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The Androscoggin Valley Soil and Water Conservation District (AVSWCD) expressed a need for the research and development of a semi-quantitative metric that can be used to determine priority stream barriers (eg. culverts; dams) to remove in Androscoggin and Sagadahoc Counties in Maine. In conjunction with a representative from the US Fish and Wildlife Service, Alex Abbott, the AVSWCD provided data about various stream sites within these two counties that had been recently surveyed. This included information about the aquatic ecological features of various stream habitats containing barriers and information about the physical characteristics of the barriers themselves.

Our proposed solution to this identified need was to develop a prioritized barrier removal list using a 0-1 passability index methodology. This methodology was chosen and developed to appeal to the needs of the AVSWCD in their efforts to enhance stream connectivity for aquatic wildlife in Androscoggin and Sagadahoc Counties in Maine. This method of valuation places a numeric weight on characteristics influencing a barrier’s likelihood of connecting multiple habitats, enhancing aquatic wildlife passage, and being considered feasible for removal. The 0-1 passabillity index utilized by Diebel et al. (2015) and Shaw et al. (2016) is a straightforward method for comparing barriers on a scale that considers multiple factors influencing how easily a barrier is passed. In addition to these methods, we consulted the NAACC Aquatic Connectivity Report (2016) in which Alex Abbott of US Fish and Wildlife provided scientific justifications for attributing certain values to characteristics present in our data.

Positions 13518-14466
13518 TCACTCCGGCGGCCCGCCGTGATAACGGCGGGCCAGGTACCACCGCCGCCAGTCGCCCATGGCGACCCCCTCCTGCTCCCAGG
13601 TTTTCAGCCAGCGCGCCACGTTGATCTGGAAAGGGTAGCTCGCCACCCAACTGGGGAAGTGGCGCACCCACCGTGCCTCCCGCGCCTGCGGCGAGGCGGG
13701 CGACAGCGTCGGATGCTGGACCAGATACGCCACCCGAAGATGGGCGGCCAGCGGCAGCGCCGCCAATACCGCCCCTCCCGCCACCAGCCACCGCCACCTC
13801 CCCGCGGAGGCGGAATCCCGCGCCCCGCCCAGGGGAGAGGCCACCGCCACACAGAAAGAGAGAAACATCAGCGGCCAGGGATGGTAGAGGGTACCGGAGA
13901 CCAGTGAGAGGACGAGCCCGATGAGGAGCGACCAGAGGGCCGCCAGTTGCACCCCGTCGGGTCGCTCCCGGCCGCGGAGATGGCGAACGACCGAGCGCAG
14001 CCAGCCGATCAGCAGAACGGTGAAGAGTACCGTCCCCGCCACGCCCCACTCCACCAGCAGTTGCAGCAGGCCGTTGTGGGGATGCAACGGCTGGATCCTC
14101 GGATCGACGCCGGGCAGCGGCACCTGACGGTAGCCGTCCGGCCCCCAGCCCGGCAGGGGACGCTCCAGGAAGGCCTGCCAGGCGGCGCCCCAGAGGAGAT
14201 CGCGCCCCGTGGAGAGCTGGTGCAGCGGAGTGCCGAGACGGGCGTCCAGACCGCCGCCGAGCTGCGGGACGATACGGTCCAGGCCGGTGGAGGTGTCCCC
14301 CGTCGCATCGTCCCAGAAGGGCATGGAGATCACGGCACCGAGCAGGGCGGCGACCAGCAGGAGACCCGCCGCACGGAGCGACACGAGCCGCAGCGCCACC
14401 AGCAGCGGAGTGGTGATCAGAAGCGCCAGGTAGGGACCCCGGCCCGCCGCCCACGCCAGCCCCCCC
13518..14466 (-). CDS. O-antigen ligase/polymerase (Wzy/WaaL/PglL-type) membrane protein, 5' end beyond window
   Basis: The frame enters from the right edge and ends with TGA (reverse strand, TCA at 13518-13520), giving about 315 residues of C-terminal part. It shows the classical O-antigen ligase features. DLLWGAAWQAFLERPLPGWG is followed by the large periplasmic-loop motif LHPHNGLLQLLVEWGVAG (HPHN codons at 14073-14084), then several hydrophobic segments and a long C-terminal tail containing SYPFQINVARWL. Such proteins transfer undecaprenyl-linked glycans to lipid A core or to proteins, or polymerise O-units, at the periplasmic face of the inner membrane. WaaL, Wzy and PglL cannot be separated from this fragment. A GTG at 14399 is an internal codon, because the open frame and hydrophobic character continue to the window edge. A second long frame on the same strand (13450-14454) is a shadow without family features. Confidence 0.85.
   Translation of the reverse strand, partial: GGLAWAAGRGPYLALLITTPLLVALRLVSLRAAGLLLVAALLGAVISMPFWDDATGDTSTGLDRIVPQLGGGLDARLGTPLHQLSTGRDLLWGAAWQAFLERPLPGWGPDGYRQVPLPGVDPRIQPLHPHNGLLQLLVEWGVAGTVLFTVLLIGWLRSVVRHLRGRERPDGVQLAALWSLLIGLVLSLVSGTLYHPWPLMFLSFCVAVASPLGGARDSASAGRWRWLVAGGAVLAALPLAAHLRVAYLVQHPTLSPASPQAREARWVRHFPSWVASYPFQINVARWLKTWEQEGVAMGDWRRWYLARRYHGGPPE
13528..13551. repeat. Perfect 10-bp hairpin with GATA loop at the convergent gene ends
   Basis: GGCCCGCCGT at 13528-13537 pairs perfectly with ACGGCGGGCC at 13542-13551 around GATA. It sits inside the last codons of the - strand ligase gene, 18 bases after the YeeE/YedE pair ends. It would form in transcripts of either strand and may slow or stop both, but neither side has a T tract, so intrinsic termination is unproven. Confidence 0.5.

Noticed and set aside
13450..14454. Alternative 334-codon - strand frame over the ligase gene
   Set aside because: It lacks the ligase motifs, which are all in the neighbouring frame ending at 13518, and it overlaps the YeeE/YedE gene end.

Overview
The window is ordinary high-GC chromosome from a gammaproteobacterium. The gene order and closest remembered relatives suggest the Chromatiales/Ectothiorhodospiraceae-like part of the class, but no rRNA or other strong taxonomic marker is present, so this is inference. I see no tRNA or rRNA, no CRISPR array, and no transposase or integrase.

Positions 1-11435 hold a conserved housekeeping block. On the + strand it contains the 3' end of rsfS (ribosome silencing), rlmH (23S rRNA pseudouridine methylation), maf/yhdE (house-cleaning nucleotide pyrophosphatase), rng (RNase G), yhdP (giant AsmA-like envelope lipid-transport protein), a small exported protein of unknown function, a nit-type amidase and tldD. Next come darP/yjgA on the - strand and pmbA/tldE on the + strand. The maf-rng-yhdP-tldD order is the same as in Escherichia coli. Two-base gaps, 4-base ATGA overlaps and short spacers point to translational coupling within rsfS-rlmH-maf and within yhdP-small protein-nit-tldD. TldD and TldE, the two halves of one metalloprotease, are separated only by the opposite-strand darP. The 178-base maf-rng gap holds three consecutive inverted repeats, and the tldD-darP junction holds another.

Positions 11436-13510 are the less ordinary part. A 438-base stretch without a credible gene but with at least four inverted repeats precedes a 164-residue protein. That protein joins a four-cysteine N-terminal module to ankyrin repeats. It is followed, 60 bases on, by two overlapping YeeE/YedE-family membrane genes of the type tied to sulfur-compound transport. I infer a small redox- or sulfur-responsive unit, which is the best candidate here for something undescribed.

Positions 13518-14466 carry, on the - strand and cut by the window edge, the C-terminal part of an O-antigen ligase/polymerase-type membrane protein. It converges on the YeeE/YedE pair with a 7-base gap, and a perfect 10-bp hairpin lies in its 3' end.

After the application of weights to county data, it was discovered that Phippsburg, Woolwich, and Bowdoin were the three towns with the greatest number of high priority barriers in the first 100 barrier rankings. Each of these towns are located in Sagadahoc County, which is representative of the high presence of ecological value in these coastal habitats. Our recommendations for the district office are to group the prioritized first 100 barrier list by town, county, or another metric that would best appeal to grant funding opportunities. As listed in the appendix, our methodology includes opportunities for this project to be replicated in other counties across the state of Maine by substituting region-specific data into our index structure.